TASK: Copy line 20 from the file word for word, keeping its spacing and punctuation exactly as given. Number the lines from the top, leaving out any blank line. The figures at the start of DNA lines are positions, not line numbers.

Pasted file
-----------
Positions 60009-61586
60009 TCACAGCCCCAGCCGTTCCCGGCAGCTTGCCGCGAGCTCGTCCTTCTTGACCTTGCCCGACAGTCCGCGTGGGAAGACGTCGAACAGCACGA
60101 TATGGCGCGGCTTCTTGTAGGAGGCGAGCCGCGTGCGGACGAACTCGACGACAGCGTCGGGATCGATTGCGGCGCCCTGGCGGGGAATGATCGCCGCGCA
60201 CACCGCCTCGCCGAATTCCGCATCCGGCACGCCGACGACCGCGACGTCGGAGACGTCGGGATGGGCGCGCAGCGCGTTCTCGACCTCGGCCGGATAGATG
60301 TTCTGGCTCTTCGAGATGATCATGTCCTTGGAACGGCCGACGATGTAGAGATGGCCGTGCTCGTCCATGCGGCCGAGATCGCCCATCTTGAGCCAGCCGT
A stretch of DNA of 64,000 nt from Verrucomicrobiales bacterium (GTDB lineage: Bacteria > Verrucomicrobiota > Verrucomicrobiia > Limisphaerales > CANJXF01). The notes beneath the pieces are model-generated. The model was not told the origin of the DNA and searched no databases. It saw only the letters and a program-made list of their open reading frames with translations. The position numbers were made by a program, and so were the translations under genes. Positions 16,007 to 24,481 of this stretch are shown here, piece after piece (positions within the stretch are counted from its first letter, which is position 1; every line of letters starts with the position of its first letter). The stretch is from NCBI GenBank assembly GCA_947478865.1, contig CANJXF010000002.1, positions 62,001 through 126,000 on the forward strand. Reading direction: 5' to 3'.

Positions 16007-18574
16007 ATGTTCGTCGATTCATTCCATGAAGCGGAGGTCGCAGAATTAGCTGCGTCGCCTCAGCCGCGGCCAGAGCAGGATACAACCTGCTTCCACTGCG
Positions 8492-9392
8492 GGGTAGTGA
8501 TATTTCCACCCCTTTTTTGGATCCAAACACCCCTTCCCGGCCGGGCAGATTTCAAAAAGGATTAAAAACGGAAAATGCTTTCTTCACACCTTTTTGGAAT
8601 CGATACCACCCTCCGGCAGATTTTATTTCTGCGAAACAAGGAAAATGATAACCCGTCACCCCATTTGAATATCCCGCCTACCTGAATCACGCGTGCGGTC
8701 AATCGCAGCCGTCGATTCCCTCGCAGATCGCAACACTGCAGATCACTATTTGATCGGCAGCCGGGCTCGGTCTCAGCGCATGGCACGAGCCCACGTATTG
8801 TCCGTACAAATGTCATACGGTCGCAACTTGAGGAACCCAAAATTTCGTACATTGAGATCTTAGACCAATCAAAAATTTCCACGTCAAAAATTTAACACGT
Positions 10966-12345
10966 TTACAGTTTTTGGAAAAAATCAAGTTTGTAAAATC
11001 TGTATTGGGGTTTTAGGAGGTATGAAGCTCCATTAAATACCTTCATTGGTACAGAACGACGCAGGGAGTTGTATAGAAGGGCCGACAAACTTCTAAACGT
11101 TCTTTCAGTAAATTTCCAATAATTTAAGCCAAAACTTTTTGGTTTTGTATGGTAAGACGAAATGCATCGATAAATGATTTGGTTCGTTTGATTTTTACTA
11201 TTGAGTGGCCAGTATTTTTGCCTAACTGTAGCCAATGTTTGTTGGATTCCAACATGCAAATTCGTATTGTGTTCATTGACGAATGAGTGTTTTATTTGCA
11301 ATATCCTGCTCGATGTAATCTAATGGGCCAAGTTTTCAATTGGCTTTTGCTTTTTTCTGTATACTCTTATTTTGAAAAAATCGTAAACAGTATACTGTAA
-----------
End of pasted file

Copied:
11301 ATATCCTGCTCGATGTAATCTAATGGGCCAAGTTTTCAATTGGCTTTTGCTTTTTTCTGTATACTCTTATTTTGAAAAAATCGTAAACAGTATACTGTAA